But some soldiers like those in training to be Army ambulance drivers at Camp Crane at Allentown Fairgrounds could not get away. For them a military ball of sorts on Christmas Eve was put on at the new recreation hall. Festooned with flags of the Allied nations and large Christmas trees in the hall, roughly 300 couples danced “one steps, waltzes, two-steps and fox trots” to the syncopated rhythms of the University of California Jazz Band. What they were doing in the Lehigh Valley was not explained.
Christmas Day found all but 200 of the men having Christmas dinner at the homes of local families. The men still at the camp got the regular Christmas meal and saw a movie: “The Man from Painted Post,” a western staring screen idol Douglas Fairbanks.
The Allentown Rescue Mission did not forget the poorest of the poor. Over 300 “varying in age from 6 to 60” were fed. Rev. Becker and his wife Rose saw to it that children who had very little got gifts of candies, fruits and nuts along with their chicken dinners. “They were allowed to eat as much as they wanted,” the press noted. This was the 15th year the mission had held the Christmas event and would do so next year in a new building.
Christmas shopping had been a little more subdued than in peacetime but Hess Brother’s, Leh’s, Zollinger’s and Lawfer’s had Santa on hand. And along with many other retail stores they offered bargains. Easy chairs were going for $18.30 at Penn House Furniture Co. Shoppers might also get a Japanese Tea Set for $2.49, floor lamps for $11.98 and a $69.75 value Library Suite of two leather covered chairs and a leather cover settee for $39.75. Leh’s had silk kimonos for women at $15.00. For those with money to spend that were Hudson seal coats for $100. Men’s bathrobes were going for $5 and up. Hess Brothers had ever popular sleds for $2.25. There were windup trains from $1.00 to $2.00, electric trains for $7.50, and Erector Sets starting at $1.00. Women were being offered silk shirt waists at $2.95.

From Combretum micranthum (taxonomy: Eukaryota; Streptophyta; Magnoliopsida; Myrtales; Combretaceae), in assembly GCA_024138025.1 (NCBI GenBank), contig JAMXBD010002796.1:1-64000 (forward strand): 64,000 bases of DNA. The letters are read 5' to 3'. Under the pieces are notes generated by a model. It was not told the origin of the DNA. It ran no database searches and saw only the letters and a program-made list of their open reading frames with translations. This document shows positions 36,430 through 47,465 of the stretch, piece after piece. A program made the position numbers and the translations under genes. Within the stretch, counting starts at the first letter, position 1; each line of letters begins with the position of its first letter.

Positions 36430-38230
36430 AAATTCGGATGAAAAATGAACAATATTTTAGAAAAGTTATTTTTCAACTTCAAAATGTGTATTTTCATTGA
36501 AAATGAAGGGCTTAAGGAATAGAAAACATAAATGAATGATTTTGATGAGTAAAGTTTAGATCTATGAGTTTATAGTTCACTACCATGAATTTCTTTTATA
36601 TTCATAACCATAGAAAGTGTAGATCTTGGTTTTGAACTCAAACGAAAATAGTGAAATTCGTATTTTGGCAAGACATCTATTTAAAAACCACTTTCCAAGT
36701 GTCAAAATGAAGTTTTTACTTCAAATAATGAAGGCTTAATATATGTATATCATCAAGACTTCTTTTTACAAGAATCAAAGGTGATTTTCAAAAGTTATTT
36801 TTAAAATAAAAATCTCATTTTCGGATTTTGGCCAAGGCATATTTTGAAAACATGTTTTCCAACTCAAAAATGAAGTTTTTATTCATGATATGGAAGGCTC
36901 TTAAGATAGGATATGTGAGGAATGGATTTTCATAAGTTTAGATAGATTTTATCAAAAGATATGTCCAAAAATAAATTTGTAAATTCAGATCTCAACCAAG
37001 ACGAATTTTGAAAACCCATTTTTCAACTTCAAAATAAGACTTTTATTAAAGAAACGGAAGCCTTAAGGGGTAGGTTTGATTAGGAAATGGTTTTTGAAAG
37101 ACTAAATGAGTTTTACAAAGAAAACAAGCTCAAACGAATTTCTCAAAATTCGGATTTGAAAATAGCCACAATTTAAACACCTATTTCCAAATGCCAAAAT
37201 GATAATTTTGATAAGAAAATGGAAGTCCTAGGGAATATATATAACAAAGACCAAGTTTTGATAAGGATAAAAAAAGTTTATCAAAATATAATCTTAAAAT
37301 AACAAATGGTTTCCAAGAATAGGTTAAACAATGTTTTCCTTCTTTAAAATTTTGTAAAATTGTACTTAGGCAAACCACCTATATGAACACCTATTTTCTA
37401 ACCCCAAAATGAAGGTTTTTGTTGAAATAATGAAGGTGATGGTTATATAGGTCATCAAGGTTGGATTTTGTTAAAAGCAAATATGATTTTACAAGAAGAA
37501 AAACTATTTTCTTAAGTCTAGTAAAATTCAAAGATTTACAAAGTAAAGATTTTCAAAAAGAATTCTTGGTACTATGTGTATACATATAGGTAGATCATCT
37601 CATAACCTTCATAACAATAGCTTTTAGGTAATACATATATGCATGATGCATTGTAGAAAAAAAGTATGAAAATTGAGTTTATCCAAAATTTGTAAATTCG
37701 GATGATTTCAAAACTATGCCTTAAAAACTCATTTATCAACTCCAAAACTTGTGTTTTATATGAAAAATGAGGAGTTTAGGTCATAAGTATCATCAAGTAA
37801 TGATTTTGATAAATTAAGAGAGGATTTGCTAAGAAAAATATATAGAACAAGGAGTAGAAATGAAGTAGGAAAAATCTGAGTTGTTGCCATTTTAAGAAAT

Of course, there were some people who did not want the fuss of a big Christmas dinner at home or were unable to get one together. For them the Hotel Allen had the perfect thing. “SPECIAL CHRISTMAS DINNERS” were offered between 12:30 p.m. and 8 p.m. The price was $1.00 or $1.50. “One of the Hotel Allen’s most popular services is our new OYSTER BAR,” touted the hotel’s manager, Elmer E. Heimbach.
A prize fight at Christmas may not sound like the favorite way to celebrate the day, but the Lyric Arena was offering three that day in 1917. For $2.00 including the war tax you could watch Willie Laughlin and local favorite Joe McCarron go at it in a 2:30 p.m. Christmas Day match.
And there were the movies. The Strand was offering actress Alice Brady in a war themed film, “The Maid of Belgium.” The Pergola had continuous showings of Pauline Fredrick in “Lydia Gilmore” and the Keystone Comedy “She Needed A Doctor.”
For fans of live theater there was the Lyric, now Miller Symphony Hall, with a mystery play “The Silent Witness.” It was put on by Charles K. Champlin a popular producer of the day. A balcony seat could be had for 20 cents, 50 cents for the orchestra.
But many in the Lehigh Valley probably had little time for these secular pursuits. Christmas was a religious holiday, so they went to church and prayed heartily for the war to end, peace to come and that their sons, husbands, brothers, fathers and in some cases daughters, would come home to them safe and whole.
John Penn and his wife, Anne Allen, experienced uneasy times in the summer of August 1777.Read More »
The former Lehigh Valley Trust and Safe Deposit Co. building is being reborn as a banquet facility.Read More »